Earlier I wrote about a newly emerging scandal in the German courts over Volkswagen’s EA189 engine. According to the court, the Dieselgate “fix” used in the engine was itself a cheat; it was only enabled within a certain temperature range, and thus was disabled for half the year (one might wonder whether recent research that diesel emissions rise dramatically when the weather gets over 30° might be related)
Well, today comes a new scandal with a new engine, the EA288 (english coverage), which was designed to replace the EA189. Internal VW documents acquired and reviewed by SWR over the course of a Dieselgate lawsuit relate to the vehicles’ new AdBlue (urea) injection system, which is used to reduce emissions. According to the documents, the software for the engine was designed to detect the NEDC emissions testing, and if so, increase the amount of AdBlue it would inject, but otherwise reduce it in order to reduce AdBlue consumption to levels acceptable to consumers.
Volkswagen denies that its new engine contains any defeat software. “We investigated this topic since 2015 and the results of all investigations and measurements confirm to our current knowledge, the realization that the use of driving curves in the EA288 engine have no impact on compliance with emission limits.” Yet the internal documents lay out a detailed cheat plan, from how to detect the cycle to the exact dosings of AdBlue if detected vs. if not detected.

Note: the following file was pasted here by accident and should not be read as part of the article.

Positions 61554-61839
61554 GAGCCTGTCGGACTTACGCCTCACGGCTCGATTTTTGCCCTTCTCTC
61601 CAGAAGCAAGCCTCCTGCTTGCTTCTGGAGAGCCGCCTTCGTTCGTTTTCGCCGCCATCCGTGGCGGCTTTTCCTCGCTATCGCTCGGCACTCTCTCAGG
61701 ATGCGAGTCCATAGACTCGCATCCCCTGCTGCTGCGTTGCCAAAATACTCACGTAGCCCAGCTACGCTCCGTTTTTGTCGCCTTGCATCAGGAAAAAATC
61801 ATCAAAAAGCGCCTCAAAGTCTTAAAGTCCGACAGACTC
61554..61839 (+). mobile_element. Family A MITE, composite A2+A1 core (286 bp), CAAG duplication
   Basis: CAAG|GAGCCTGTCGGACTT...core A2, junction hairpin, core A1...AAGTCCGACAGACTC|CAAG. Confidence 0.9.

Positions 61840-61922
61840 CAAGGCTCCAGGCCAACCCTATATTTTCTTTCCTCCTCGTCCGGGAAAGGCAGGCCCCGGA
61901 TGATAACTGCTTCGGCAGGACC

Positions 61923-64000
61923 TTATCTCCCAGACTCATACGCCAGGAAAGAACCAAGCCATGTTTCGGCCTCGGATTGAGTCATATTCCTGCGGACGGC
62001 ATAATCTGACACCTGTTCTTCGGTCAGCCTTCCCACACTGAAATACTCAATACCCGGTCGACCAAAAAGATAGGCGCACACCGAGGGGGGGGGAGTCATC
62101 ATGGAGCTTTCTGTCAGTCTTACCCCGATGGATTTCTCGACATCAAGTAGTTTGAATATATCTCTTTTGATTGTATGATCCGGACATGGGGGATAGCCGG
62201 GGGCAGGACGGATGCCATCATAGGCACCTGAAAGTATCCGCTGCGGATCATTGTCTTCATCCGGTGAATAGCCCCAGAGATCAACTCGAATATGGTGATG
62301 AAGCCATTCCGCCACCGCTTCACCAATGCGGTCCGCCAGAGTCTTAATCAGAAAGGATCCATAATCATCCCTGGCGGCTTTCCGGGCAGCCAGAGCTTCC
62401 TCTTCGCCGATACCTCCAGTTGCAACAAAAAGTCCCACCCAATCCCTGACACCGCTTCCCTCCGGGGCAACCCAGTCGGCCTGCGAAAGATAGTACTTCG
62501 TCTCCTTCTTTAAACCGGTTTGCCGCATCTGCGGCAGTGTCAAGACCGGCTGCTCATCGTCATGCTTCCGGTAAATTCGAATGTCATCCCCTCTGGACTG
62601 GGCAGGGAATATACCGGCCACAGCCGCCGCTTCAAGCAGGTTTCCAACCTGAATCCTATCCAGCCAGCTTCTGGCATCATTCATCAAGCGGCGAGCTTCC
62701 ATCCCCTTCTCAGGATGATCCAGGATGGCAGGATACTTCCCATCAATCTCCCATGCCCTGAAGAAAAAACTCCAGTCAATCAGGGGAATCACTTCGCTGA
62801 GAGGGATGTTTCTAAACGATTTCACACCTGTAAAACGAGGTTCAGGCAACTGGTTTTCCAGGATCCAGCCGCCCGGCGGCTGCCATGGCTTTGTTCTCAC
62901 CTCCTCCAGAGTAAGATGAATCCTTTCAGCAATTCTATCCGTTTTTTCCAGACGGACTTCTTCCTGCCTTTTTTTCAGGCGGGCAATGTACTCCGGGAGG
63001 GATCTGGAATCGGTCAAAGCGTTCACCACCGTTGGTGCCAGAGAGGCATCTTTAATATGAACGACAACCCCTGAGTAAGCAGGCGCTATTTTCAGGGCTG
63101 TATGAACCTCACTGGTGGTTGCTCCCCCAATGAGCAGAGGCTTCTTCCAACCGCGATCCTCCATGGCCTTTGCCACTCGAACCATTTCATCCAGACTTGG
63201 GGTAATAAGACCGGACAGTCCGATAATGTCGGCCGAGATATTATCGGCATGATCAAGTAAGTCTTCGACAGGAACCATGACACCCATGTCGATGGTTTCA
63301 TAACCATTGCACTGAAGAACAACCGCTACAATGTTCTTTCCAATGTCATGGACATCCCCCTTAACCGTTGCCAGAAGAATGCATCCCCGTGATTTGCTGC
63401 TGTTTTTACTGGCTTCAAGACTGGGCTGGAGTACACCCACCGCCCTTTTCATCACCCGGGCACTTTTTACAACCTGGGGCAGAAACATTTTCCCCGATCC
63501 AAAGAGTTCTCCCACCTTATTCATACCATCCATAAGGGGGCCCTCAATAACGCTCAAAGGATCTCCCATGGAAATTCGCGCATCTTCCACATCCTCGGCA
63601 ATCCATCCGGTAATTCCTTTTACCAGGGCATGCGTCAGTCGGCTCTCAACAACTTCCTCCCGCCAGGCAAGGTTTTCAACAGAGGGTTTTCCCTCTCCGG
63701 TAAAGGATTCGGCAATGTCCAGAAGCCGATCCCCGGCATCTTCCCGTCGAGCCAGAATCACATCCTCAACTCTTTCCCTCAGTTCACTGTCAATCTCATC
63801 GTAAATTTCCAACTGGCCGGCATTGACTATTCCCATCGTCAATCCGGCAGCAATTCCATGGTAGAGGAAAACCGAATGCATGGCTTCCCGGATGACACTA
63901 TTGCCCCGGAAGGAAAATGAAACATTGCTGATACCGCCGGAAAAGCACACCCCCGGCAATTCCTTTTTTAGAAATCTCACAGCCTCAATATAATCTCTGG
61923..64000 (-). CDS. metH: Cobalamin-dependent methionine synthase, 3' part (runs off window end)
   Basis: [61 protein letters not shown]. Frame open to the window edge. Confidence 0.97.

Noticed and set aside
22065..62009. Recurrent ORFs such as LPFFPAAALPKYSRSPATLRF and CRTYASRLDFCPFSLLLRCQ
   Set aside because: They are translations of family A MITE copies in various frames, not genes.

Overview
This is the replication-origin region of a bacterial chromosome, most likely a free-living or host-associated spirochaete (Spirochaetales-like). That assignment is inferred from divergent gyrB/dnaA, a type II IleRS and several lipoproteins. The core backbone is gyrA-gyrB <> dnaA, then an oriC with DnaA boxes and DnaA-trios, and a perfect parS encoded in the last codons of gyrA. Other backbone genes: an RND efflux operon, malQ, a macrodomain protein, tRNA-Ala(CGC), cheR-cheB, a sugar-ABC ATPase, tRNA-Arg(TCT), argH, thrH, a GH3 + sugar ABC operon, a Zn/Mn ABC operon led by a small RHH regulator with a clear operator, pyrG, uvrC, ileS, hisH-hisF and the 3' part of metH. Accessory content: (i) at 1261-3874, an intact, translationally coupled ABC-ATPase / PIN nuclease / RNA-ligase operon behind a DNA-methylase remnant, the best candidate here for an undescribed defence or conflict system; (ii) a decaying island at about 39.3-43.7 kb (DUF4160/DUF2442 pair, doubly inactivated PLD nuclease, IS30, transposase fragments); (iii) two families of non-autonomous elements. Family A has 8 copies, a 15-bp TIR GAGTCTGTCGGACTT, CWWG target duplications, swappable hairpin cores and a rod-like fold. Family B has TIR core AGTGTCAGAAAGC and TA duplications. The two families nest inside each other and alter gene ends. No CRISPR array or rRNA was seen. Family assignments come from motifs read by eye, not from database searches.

The EA288 engine is found in hundreds of thousands of cars, including the Golf, Tiguan and Passat.
The current case related to the EA288 is still active, vs. the previous EA189 scandal which was confirmed in the judgement of the court, and which Volkswagen is appealing. These revelations come at a bad time for Volkswagen, who since Dieselgate has pursued a strategy of focusing on statutes of limitations to avoid liability to customers who sued the company over its former defeat devices. Since the recent incidents would comprise new cheats, their presence has the ability to reset the clock on the statute of limitations.